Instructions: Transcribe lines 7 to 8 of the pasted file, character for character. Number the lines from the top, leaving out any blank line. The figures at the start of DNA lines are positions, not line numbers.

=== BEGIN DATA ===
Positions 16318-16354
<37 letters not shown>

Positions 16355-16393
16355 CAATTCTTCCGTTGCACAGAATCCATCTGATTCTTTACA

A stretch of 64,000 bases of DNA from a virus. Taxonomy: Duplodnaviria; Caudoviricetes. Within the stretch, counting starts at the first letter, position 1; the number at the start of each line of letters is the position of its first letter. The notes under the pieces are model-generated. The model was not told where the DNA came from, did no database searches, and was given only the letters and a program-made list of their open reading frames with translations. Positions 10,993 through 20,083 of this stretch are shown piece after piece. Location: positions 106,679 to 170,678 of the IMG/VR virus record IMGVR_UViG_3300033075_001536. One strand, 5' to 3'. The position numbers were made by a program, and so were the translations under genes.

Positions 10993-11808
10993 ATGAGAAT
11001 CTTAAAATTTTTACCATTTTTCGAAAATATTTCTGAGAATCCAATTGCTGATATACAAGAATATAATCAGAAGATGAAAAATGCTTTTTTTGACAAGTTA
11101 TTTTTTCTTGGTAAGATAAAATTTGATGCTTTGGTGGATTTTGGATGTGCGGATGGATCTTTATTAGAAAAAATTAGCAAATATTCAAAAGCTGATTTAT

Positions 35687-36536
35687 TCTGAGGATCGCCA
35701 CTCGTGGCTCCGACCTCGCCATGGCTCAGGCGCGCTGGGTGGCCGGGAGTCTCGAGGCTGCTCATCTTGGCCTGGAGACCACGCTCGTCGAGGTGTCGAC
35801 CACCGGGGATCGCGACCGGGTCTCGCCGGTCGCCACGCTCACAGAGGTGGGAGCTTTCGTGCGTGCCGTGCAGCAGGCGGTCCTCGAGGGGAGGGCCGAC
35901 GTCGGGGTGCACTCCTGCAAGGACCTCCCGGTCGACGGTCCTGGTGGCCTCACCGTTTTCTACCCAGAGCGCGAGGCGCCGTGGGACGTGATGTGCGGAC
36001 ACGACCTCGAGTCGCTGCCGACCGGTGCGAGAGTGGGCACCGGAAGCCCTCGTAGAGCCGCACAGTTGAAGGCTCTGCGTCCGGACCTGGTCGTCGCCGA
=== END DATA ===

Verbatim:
10993 ATGAGAAT
11001 CTTAAAATTTTTACCATTTTTCGAAAATATTTCTGAGAATCCAATTGCTGATATACAAGAATATAATCAGAAGATGAAAAATGCTTTTTTTGACAAGTTA